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Further Job Options

Processor Types

BlueBEAR is made up of nodes with different processors. By default, your job will be allocated to use any of the available processor types, but a single job will not be split across multiple different processor types. It is not normally necessary to choose a processor type, but if your job has particular performance or processor instruction needs (see below) then you may wish to do so.


Some of the memory a node has is for running system processes and will be unavailable to jobs.

Sapphire Rapids

In 2024 we launched water-cooled nodes with Sapphire Rapids CPUs:

#SBATCH --constraint=sapphire

Each of these nodes has 2x 56 core Intel® Xeon® Platinum 8480CL and 512GB memory.

Ice Lake

In 2021 we launched water-cooled nodes with Ice Lake CPUs:

#SBATCH --constraint=icelake

Each of these nodes has 2x 36 core Intel® Xeon® Platinum 8360Y and 512GB memory.

Cascade Lake

In 2019 we launched water-cooled nodes with Cascade Lake CPUs:

#SBATCH --constraint=cascadelake

Each of these nodes has 2x 20 core Intel® Xeon® Gold 6248 and 192GB memory.

Use Local Disk Space

If a job uses significant I/O (Input/Output) then files should be created using the local disk space and only written back to the final directory when the job is completed. This is particularly important if a job makes heavy use of disk for scratch or work files. Heavy I/O to the network file-stores such as the home directories or /rds can cause problems for other users. There is a directory /scratch which is local to each node that can be used for temporary files that are associated with a job. The size of /scratch on each node type is detailed on the resources page.

For jobs that are running on a single node, this file-store can also be used for input and output files for a job. Since /scratch is not shared across nodes it cannot be used for parallel jobs that use multiple nodes where all of the processes need to be able to read from or write to a shared file-store; but it can be used for multi-core jobs on a single node.

To use scratch space, include the following lines at the start of your job script (after the #SBATCH headers):

BB_WORKDIR=$(mktemp -d /scratch/${USER}_${SLURM_JOBID}.XXXXXX)

These two lines will create a directory for you based on your username (USER), the ID of the job you are running (SLURM_JOBID) followed by a period and six random letters. The use of random letters is recommended for security reasons. This is then exported to the environment as TMPDIR. Many applications utilise TMPDIR for temporary storage while it is running. If you want to copy your files back to the current directory at the end, insert this line:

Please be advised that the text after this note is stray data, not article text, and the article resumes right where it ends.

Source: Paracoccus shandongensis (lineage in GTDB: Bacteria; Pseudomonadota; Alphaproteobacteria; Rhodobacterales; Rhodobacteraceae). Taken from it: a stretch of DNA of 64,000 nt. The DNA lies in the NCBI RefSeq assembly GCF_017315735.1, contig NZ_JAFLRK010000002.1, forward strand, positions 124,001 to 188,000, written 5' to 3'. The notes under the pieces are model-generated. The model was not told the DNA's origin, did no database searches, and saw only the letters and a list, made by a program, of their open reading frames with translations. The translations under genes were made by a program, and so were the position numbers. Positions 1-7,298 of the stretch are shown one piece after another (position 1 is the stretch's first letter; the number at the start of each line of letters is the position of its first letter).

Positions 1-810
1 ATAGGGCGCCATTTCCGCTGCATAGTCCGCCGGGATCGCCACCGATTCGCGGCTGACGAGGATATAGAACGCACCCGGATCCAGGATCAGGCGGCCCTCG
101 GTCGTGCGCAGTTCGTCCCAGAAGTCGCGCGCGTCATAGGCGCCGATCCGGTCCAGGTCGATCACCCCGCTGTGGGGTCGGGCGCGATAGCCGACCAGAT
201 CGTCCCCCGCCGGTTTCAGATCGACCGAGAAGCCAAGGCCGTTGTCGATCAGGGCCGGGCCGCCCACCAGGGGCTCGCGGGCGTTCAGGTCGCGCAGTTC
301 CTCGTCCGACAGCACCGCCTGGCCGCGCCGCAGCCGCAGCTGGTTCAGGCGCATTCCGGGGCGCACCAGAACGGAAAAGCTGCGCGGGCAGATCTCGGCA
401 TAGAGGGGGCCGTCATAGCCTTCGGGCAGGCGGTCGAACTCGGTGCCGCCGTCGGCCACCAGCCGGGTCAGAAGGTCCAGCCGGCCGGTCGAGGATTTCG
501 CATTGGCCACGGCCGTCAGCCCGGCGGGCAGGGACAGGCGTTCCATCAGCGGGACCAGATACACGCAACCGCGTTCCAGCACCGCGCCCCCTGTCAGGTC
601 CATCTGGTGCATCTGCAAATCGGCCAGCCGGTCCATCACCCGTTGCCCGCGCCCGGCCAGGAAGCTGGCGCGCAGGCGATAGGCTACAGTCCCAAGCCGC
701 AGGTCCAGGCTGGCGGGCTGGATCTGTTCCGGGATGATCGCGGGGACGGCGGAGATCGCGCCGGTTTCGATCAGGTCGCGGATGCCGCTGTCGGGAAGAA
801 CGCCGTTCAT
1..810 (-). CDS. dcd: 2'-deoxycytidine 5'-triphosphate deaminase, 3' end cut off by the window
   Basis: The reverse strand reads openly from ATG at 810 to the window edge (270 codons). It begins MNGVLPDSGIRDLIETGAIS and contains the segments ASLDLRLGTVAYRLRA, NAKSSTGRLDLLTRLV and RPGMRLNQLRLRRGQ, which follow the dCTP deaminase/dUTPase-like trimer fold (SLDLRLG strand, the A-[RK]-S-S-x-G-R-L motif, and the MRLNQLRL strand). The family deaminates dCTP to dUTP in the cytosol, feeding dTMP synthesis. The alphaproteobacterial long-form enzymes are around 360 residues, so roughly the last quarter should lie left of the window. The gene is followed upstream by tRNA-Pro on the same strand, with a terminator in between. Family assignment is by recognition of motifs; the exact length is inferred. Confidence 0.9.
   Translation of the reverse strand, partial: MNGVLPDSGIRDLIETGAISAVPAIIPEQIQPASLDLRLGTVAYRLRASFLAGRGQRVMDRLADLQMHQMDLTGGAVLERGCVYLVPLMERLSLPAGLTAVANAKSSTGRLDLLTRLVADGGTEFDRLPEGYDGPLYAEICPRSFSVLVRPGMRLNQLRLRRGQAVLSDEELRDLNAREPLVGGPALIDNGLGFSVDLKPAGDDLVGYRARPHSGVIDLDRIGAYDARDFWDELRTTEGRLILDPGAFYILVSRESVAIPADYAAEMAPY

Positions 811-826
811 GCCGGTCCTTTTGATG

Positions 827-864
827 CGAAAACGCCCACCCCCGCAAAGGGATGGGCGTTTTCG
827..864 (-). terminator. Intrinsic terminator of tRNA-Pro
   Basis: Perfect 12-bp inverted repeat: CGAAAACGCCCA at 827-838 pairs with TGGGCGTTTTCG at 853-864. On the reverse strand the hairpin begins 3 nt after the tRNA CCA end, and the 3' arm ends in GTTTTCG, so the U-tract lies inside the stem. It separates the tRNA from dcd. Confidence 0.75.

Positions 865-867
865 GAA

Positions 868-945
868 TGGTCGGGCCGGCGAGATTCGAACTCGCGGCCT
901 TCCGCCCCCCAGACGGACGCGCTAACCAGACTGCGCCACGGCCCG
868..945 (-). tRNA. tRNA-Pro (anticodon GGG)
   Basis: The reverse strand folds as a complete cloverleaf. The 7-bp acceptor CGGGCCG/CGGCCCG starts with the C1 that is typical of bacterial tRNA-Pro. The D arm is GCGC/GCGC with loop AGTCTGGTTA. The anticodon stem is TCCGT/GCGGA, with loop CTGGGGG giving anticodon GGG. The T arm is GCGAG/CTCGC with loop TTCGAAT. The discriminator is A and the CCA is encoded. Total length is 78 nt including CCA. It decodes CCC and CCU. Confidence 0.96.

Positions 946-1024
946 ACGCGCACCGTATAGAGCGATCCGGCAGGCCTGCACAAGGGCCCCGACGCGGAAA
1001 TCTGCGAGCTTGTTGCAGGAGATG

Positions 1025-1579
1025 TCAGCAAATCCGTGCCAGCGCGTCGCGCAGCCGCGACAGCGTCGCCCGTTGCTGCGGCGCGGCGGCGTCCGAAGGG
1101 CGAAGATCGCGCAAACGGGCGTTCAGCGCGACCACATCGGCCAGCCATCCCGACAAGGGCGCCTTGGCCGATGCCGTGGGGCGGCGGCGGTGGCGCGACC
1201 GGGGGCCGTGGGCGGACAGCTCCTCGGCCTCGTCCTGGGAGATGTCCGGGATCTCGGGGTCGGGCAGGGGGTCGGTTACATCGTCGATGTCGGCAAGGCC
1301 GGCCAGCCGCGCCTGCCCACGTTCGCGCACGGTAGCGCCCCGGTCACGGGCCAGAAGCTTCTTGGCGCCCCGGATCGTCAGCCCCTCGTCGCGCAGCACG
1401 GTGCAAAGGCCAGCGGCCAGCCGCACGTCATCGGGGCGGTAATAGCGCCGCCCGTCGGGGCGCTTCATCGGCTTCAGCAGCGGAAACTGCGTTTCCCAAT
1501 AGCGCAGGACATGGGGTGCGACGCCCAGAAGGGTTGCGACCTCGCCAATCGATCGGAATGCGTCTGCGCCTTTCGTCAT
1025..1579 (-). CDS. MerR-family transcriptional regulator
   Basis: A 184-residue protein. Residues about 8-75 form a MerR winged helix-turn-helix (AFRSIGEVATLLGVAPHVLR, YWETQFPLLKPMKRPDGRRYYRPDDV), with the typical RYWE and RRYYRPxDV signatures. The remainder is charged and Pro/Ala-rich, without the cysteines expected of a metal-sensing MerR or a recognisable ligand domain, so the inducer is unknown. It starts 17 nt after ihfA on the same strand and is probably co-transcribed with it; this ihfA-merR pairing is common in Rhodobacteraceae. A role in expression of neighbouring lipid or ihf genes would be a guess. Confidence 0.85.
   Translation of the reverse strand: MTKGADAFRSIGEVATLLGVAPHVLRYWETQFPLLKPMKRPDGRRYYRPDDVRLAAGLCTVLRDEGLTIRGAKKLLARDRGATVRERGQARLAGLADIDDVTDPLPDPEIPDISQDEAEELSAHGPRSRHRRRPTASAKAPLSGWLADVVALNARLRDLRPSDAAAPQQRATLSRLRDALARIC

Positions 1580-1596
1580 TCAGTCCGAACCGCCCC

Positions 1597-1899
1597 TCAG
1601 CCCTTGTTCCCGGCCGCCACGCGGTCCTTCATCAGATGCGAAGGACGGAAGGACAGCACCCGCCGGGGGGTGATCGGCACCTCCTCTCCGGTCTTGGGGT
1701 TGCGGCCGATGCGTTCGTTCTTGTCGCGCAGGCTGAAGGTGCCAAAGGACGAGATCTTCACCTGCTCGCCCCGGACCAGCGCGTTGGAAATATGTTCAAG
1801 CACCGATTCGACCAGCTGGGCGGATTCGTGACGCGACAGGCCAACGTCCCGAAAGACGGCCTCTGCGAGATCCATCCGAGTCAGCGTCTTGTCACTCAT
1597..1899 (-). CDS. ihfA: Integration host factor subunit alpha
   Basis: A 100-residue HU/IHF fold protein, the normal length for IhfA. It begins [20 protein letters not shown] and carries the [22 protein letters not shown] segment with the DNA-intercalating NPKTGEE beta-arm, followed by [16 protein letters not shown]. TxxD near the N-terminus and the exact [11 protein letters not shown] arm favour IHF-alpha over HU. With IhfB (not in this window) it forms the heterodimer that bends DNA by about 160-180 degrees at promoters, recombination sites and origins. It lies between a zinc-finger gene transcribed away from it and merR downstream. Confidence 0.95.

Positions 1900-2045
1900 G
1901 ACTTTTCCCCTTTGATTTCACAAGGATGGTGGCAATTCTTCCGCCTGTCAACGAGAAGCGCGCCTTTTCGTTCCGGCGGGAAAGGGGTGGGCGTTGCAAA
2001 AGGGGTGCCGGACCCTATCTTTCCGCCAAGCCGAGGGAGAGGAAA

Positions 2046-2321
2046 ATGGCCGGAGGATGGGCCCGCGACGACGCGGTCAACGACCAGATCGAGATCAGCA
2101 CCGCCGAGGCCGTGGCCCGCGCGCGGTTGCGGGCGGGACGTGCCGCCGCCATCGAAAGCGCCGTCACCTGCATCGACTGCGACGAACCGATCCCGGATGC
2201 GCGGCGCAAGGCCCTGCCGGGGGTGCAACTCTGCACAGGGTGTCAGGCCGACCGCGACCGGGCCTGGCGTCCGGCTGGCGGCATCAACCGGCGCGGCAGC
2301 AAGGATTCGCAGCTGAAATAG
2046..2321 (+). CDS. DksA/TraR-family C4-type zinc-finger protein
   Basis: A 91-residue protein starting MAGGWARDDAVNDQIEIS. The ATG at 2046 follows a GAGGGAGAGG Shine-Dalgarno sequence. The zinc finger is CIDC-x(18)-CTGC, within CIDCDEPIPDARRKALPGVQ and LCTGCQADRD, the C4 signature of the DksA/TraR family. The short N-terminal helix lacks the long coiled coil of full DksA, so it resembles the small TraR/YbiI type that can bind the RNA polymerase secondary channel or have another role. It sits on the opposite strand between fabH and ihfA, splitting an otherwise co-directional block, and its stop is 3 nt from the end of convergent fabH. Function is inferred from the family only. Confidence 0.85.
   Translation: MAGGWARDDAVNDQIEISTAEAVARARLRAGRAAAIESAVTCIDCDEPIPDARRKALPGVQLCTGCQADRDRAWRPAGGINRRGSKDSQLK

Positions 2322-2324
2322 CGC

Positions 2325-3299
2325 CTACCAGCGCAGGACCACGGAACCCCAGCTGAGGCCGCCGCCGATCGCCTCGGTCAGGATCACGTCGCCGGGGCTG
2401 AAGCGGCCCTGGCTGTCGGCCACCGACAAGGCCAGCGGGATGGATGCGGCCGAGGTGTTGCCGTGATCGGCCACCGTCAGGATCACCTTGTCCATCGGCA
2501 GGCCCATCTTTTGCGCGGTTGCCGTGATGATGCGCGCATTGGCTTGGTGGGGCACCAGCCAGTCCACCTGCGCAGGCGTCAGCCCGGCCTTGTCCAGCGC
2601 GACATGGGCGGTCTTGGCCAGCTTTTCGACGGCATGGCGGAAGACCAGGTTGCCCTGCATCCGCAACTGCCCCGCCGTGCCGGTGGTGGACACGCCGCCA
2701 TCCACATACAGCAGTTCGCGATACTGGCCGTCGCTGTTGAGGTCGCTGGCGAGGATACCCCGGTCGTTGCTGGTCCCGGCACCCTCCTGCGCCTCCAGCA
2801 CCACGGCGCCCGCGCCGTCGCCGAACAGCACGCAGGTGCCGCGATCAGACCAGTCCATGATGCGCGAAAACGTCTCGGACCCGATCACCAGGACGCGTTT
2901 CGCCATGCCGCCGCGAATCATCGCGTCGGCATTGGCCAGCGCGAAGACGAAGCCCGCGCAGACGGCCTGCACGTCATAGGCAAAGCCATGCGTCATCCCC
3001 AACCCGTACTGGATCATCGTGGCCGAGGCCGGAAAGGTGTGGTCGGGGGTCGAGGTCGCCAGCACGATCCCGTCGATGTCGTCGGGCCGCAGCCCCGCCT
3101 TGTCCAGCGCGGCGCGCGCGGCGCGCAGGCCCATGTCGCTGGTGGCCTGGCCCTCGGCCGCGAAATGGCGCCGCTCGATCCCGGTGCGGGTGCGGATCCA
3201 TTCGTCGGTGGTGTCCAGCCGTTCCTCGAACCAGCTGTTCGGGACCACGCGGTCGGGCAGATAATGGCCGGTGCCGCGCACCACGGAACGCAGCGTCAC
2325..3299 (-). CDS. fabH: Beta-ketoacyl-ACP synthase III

test -d ${BB_WORKDIR} && /bin/cp -r ${BB_WORKDIR} .

This checks that the directory still exists (using test -d) then copies it and everything in it (using -r, for recursive copy) to the current directory (.) if it does. Then, at the end of your job script, insert the line:

test -d ${BB_WORKDIR} && /bin/rm -rf ${BB_WORKDIR}

This checks that the directory still exists (using test -d) then removes it if it does.

Multi-core Jobs

There are several ways to run a multi-core job using Slurm but the methods we recommend are to use the options --ntasks and --nodes. For most people, it is enough to specify only --ntasks. This is because Slurm is sophisticated enough to take your job and spread it across as many nodes as necessary to meet the number of cores that the job requires. This is practical for MPI jobs and means that cluster is used more efficiently (as multiple users can share nodes). For example, adding the following line will request a job with 20 cores on an undefined number of nodes:

#SBATCH --ntasks=20

For jobs that require multiple cores but must remain on a certain number of nodes (e.g. OpenMP jobs which can only run on a single node), the option --nodes can be specified with a minimum and maximum number of nodes. For example, the first example here specifies that between 3 and 5 nodes should be used; and the second example that a single node should be used:

#SBATCH --nodes=3-5
#SBATCH --nodes=1

The environment variable SLURM_NTASKS is set to the number of tasks requested. For single node, multi-core jobs this can be used directly to make the software fit the resources assigned to the job. For example:

./my_application --my-threads=${SLURM_NTASKS}

It is important to note that not all jobs scale well over multiple cores and sadly just doubling will often not double the speed. Software must be written to use extra cores so make sure the application you wish to run can make use of the cores you request. Useful advice if you are not certain is to submit some short runs of your jobs and see whether they perform as well as they should.

Note that requesting more cores will probably mean that you need to queue for longer before the job can start. Also, using the --nodes option will often lengthen the queue time.

An efficient way to parallelise your work without needing to know whether your application supports multi-threading is to use array jobs. See the following section for more details on this.